Patrick Kelly: Vogue Patterns

April 29, 2014 § 5 Comments

Patrick Kelly AW1988 Toscani

Patrick Kelly Fall 1988 collection. Photo: Oliviero Toscani. Image via Dazed Digital.

This past weekend, the exhibition Patrick Kelly: Runway of Love opened at the Philadelphia Museum of Art. (Read WWD’s coverage here.) The show is the second Patrick Kelly retrospective since the designer’s death from AIDS in 1990. (The first was the Brooklyn Museum’s Patrick Kelly: A Retrospective in 2004.)

Born in Vicksburg, Mississippi, Patrick Kelly (1954-1990) found success as an expatriate in Paris: he was the first American, and also the first black designer, to be elected to the Chambre syndicale du prêt-à-porter. Much of Kelly’s work references his southern, African-American heritage through the use of vibrant colour, buttons and bows, and reappropriated black memorabilia motifs such as watermelons and golliwogs. (Patrick Kelly shopping bags emblazoned with his golliwog logo, as seen in the above photo, were deemed too controversial to be used in the United States.)

Embellished dresses from Patrick Kelly's Fall 1986 and Fall 1988 collections

Dresses from Patrick Kelly’s Fall 1986 and Fall 1988 collections. Image via the Philadelphia Museum of Art.

Between 1988 and 1991, Vogue Patterns licensed Patrick Kelly designs, first in the Individualist line and later as Paris Originals. Here is a selection of Patrick Kelly sewing patterns, grouped by collection.

1. Patrick Kelly Spring/Summer 1988 prêt-à-porter

Vogue Patterns’ licensing began with Kelly’s Spring/Summer 1988 collection, his first under contract with Warnaco. This collection played with the culture and racial stereotypes of the American south. (Watch a YouTube video of the collection starting here.) Vogue 2077, the first of several Patrick Kelly patterns featuring African-American model Gail O’Neill, is a flamboyant peplum suit with back bow:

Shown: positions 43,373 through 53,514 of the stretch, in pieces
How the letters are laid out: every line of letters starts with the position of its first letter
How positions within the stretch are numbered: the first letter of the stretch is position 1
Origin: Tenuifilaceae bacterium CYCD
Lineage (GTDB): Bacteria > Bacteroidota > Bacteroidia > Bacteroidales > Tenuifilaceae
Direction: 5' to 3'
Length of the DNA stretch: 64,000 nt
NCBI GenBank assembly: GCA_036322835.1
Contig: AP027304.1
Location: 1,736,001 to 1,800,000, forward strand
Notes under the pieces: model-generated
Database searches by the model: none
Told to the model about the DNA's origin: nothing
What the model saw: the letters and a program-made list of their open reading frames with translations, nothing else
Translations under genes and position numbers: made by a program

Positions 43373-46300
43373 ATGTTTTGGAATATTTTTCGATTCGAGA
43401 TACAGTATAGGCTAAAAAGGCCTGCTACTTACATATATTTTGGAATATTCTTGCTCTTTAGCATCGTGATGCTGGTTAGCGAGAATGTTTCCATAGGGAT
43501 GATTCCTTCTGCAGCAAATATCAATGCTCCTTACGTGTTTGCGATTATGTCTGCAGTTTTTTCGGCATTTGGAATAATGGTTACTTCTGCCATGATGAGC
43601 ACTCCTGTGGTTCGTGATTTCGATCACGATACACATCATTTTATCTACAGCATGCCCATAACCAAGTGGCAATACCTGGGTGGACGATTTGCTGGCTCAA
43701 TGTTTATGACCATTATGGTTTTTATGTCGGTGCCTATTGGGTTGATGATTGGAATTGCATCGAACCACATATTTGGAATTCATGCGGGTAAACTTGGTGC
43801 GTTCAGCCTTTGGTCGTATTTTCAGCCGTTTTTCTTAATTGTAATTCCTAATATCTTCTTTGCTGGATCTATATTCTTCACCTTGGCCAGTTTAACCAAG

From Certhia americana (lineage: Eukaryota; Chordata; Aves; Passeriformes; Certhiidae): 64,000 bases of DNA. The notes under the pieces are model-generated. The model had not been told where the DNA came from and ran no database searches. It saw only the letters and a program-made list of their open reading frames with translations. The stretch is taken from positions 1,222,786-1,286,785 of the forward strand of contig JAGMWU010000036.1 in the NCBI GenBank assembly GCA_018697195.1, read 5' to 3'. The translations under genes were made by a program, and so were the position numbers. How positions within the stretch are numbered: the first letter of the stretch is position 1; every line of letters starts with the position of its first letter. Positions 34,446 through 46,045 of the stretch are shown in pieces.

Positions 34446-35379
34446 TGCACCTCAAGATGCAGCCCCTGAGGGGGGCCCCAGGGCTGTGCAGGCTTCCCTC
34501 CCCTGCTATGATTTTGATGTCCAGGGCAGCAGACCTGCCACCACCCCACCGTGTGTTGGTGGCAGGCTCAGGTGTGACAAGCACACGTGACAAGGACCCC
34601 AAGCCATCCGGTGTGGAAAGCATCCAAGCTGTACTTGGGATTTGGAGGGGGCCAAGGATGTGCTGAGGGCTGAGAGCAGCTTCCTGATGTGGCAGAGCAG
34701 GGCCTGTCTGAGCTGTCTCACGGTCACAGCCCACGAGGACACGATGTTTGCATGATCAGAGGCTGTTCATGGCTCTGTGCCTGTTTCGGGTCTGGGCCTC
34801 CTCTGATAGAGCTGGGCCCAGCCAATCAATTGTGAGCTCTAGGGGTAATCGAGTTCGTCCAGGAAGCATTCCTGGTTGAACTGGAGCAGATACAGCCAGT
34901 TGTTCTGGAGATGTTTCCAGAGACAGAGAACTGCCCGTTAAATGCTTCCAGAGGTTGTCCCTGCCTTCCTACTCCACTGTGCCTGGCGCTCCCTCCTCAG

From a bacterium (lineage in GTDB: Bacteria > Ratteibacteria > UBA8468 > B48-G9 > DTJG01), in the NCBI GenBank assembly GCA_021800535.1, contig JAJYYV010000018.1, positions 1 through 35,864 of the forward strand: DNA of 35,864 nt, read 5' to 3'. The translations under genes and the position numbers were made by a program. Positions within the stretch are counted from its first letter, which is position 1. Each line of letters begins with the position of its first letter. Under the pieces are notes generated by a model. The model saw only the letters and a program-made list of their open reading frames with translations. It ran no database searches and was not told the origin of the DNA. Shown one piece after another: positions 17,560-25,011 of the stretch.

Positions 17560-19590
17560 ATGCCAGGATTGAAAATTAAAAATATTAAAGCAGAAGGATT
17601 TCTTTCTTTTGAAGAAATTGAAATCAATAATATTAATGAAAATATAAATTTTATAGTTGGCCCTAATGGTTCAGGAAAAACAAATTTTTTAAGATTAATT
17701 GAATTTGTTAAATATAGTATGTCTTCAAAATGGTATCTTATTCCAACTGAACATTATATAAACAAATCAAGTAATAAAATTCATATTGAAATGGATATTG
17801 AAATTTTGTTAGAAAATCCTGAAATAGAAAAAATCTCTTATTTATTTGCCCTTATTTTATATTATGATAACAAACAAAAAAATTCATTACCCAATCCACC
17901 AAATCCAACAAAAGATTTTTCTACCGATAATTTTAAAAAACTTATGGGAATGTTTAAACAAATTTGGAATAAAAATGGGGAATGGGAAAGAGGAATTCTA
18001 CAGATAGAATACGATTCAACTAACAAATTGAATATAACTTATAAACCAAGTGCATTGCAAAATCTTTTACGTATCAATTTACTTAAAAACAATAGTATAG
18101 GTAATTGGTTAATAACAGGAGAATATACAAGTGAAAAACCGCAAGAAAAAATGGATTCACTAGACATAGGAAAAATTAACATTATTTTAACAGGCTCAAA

1980s Patrick Kelly peplum jacket and skirt - Vogue 2077

Vogue 2077 by Patrick Kelly (1988) Image via PatternVault on Etsy.

The suit seems to have made the cover of Vogue Patterns magazine:

Vogue Patterns magazine, Summer 1988

Vogue Patterns magazine, Summer 1988. Image via Flickr.

Vogue 2078 is a tiered, off-the-shoulder dress for stretch knits:

1980s Patrick Kelly dress pattern - Vogue 2078

Vogue 2078 by Patrick Kelly (1988) Image via Etsy.

More knit dresses from this collection can be seen in this photo by Oliviero Toscani, the photographer best known for his controversial Benetton ads:

Patrick Kelly SS1988 Toscani

Patrick Kelly Spring 1988 collection. Photo: Oliviero Toscani. Image via the Philadelphia Museum of Art.

2. Patrick Kelly Fall/Winter 1988-89 prêt-à-porter

Variations on the heart motif characterized Kelly’s Fall 1988 collection, entitled More Love; the collection was later included in “Heart Strings,” a touring fundraiser for the Design Industries Foundation Fighting AIDS (DIFFA). Vogue 2165 is a long-sleeved, colour-blocked dress with heart-shaped bodice:

1980s Patrick Kelly colour-blocked dress pattern - Vogue 2165

Vogue 2165 by Patrick Kelly (1988) Image via eBay.

A version with red contrast can be seen in Toscani’s ad campaign; the red bodice also appeared in the bridal look that closed the collection. Given the ‘love’ theme, it’s surprising that the red version was not photographed for the Vogue pattern: